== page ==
UNEXPECTED. From the Washington Post: "People who know Sef Scott know he doesn’t normally speak. The 17-year-old from Plano, Tex., has autism, and other than quoting lines from favorite movies, he is mostly nonverbal. So the members of the Plano Senior High School Class of 2018 — along with Sef’s relatives and even his father — were stunned June 9 when he took the mic and addressed his fellow graduates." Read more, and view the unexpected -- and moving -- speech.
SPEAKING OF GRADUATION -- The New York Times solicited graduation advice from readers, with the caveat that the advice had to be under 50 words. One example: “Regardless of the walls you bump against during your roller-coaster ride, there will be moments in your life which bring you to tracks of clarity, where what you really want from life clicks.” Find the advice.
AND ANOTHER SPEECH, this one from an emergency room doctor who writes about his grade school experiences, "I had to go to early classes for kids with learning disabilities and, in fact, I was the last kid in my class to be allowed to write with a ballpoint pen." Now practicing in the community where he grew up, he says he still hears this: “You’re a doctor? I thought you were stupid. Can I see some ID, a diploma, something like that?” Read more about the doctor and find some of his speech.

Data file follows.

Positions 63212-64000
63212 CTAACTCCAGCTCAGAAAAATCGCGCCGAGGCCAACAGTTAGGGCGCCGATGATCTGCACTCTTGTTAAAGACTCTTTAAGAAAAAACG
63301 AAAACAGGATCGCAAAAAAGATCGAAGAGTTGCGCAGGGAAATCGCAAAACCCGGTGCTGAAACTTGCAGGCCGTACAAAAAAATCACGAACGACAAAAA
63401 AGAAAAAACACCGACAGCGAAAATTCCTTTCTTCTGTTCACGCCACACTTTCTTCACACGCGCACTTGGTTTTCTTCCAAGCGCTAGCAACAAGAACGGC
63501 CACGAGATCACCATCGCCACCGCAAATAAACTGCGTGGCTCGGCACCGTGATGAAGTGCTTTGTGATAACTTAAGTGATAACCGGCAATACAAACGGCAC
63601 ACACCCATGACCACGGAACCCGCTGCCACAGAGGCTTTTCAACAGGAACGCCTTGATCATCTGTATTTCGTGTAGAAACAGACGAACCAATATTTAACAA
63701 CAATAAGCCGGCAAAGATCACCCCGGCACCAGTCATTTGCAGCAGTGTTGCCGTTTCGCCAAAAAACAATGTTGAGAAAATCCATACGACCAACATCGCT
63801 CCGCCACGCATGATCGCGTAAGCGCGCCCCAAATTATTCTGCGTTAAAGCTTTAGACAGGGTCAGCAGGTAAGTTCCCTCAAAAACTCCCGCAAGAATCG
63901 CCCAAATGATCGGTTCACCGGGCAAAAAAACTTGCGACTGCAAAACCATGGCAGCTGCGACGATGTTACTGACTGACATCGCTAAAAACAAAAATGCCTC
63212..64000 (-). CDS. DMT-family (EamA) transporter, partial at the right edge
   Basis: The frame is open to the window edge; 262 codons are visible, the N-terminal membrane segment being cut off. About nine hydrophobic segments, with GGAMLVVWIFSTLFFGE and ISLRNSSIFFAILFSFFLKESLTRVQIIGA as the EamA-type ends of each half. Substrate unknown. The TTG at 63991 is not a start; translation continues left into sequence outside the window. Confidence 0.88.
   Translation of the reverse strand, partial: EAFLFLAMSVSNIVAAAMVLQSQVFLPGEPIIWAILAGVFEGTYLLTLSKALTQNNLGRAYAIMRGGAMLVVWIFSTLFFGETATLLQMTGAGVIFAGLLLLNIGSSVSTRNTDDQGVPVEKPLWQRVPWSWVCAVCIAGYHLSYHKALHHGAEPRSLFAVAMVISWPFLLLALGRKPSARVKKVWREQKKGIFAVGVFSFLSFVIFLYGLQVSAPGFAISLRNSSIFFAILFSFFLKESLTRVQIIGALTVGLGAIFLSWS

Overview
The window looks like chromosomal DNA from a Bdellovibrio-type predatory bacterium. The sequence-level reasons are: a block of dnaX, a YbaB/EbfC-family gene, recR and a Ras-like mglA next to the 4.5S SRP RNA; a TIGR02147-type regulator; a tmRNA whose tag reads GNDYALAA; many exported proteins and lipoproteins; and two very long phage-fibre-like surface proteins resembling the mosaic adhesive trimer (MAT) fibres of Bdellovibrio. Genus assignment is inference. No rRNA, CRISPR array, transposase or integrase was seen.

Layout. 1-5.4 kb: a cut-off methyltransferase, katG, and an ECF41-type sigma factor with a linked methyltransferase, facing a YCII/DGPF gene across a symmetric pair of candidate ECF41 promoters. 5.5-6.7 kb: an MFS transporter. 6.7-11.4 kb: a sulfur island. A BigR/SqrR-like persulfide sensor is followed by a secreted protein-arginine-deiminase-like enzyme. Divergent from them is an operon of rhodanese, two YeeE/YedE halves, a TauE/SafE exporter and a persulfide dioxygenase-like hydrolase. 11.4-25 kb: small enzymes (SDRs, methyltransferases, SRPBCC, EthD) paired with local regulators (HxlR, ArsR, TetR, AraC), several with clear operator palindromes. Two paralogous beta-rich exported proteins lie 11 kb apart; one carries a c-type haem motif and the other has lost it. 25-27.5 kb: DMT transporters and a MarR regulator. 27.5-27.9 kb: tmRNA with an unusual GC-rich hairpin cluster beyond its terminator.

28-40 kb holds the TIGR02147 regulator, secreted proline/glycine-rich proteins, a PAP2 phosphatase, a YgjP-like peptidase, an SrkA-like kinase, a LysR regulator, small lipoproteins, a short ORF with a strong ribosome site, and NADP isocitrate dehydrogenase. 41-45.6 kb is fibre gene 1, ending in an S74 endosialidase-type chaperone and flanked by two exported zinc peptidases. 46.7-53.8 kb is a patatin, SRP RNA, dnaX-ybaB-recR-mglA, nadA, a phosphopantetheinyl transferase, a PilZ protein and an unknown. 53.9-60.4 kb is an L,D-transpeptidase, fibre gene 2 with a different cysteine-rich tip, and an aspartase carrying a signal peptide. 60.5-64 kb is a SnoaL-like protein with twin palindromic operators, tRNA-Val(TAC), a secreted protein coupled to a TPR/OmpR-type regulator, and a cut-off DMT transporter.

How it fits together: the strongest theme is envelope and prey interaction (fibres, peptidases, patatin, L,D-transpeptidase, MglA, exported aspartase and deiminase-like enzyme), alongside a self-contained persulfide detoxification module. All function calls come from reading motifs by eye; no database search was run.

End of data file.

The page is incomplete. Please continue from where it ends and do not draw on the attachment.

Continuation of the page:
SENG has scheduled a webinar for June 26 titled "The Importance of Supporting Parents and Families of Gifted/Talented and Twice-Exceptional Children and Youth." A fee applies. Find out more.
SCIENCE, RESEARCH, all from Science Daily.
- Autism blood test. "One year after researchers published their work on a physiological test for autism, a follow-up study confirms its exceptional success in assessing whether a child is on the autism spectrum." Find the study write-up.
- Genes and psychiatric disorders. "Researchers explored the genetic connections between brain disorders at a scale far eclipsing previous work on the subject. The team determined that psychiatric disorders share many genetic variants, while neurological disorders (such as Parkinson's or Alzheimer's) appear more distinct. The results indicate that psychiatric disorders likely have important similarities at a molecular level, which current diagnostic categories do not reflect." Find the study write-up.
- Neurocircuits, treatment. "The findings of the studies highlight the complexity of brain inhibitory systems and the importance of taking a subtype-, circuit- and neuronal population-specific approach to develop future therapeutic strategies using cell type-specific drug delivery." Find the study write-up.